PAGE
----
A mom and a dad are on the plane with their children seated between them. The flight attendant reminds passengers that, “In the event of a loss in cabin pressure, oxygen masks will fall…please put on your oxygen mask first before assisting others.” Dad most likely is pointing out all the cool things outside the window or setting up the iPad, giving no second thought to the instructions. Mom on the other hand is distracted by the internal conflict created by the instructions. These instructions come in direct opposition to shame’s subtle nudge that it is “selfish” to take care of yourself before you take care of your kid. Why is this?It’s the dreaded, “Mom guilt.”
As a mom you are either currently battling it, conquering it, or avoiding it. It has the spontaneous ability to creep up on you at the worst time (i.e. running an extra errand while dad’s watching kids, getting your nails done, having lunch with a girlfriend, soaking in the tub, sleeping in, etc.) When you are debating if you should succumb to the enticing pressure of mom guilt and self-loathing, here are a few reasons to help reinforce your need to just say no and press on.
- Model healthy self-care– Deep down moms all want the best for their kids and sometimes the best is showing them that is is ok to say no as well as take care of your own emotional, physical, mental and spiritual needs so they aren’t dependent on someone else to do that for them.
- Mom with a life does not mean absent mom– Kids are not deprived or developmentally inept if mom works outside the home, has a hobby, actively involved in an organization or goes to exercise classes at the gym. Chances are those kids are more well rounded because mom has modeled being a healthy, contributing member of society and squashed the notion her world revolves around a kid.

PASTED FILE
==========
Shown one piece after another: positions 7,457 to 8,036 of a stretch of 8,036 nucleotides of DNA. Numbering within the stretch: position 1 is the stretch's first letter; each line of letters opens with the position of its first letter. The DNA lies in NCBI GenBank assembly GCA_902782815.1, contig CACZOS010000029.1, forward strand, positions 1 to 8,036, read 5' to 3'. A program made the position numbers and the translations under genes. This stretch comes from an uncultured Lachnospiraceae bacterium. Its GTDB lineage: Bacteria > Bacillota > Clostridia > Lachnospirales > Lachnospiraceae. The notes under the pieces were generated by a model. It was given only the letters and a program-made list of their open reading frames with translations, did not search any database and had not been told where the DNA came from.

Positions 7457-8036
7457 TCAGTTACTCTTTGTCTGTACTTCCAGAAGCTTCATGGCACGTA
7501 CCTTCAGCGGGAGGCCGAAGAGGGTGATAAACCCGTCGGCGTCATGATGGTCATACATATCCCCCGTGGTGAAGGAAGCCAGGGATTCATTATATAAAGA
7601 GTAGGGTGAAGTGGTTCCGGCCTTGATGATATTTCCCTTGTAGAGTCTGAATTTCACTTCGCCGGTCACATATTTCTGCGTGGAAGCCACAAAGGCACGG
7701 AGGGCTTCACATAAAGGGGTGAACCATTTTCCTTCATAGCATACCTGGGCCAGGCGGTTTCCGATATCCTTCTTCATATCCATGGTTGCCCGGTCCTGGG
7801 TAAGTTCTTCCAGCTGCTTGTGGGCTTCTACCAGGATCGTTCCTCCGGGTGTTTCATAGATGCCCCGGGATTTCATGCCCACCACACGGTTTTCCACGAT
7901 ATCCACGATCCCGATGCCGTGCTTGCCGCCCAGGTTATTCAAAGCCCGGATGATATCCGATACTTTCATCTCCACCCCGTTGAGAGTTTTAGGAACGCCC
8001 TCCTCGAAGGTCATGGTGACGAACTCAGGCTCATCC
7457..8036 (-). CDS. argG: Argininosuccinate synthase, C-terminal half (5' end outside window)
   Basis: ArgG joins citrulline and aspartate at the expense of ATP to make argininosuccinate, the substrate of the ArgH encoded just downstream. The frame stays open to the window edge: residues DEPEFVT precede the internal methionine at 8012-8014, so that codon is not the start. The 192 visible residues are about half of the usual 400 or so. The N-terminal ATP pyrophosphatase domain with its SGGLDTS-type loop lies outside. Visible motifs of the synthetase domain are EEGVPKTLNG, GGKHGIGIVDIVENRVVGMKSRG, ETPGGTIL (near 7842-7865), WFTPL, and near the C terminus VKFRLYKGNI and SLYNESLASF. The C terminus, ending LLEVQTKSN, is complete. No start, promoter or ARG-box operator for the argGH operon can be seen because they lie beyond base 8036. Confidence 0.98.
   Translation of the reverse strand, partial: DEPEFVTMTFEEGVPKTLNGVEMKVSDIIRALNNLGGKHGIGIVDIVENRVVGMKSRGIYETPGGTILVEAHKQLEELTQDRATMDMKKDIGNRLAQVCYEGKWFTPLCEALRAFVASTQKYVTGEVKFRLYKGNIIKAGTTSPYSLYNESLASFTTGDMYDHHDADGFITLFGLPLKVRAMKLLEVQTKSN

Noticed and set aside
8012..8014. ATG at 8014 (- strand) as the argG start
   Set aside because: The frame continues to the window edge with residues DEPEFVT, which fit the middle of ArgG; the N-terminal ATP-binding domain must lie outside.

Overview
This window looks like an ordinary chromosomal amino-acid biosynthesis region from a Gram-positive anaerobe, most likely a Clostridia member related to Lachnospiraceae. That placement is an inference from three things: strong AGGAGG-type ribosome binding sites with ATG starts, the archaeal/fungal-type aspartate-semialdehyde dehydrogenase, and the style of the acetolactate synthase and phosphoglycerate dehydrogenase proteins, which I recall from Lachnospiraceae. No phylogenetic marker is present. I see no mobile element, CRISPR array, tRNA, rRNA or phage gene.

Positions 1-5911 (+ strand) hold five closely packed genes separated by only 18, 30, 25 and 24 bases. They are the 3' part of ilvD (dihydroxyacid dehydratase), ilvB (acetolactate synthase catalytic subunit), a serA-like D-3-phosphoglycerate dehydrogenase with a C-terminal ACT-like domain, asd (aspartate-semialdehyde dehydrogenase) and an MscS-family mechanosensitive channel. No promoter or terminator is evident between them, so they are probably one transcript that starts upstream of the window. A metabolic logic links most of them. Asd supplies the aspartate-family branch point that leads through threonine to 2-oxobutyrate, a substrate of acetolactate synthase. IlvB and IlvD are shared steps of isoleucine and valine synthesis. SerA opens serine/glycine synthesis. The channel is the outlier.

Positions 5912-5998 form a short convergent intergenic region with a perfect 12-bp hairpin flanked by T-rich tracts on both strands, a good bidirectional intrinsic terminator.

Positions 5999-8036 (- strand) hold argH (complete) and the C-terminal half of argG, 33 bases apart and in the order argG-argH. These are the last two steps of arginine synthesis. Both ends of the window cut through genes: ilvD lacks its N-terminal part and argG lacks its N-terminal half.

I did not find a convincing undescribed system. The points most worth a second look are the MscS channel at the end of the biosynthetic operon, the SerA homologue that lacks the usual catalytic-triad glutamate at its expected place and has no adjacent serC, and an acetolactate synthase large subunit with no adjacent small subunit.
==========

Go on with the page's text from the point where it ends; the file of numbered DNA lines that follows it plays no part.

- Remove unhealthy expectations and resentment put on kids– If being the “best mom in the world” becomes your life’s mission, there can be an unhealthy amount of pressure put on the kids to be perfect so mom feels good about herself. You owe it to yourself and your relationship with them in the long run to let them be their own person and be ok with their many mistakes, bad moods, or what you deem the wrong choices for hobbies, interests, friends, careers, life partners, etc.
- Mothering is a role, not an identity– Pregnancy prepares moms for a seemingly new self-less purpose (i.e. everything you eat, say, drink, do affects the baby). While this is true to some degree, mother is a role you play in life, not your full identity just like being a daughter, sister, wife, employee, boss, friend, etc. A healthy dose of attention given to all roles in life will lead to a more level headed reaction when you inevitably make a #momfail.
- All the cool moms are doing it– You want your kids to have fun, maintain friends and enjoy their gifts and talents. They are more likely to do this if they see you doing it rather than just hearing you talk about it. The cool moms growing up were always the ones that did something outside the of the norm!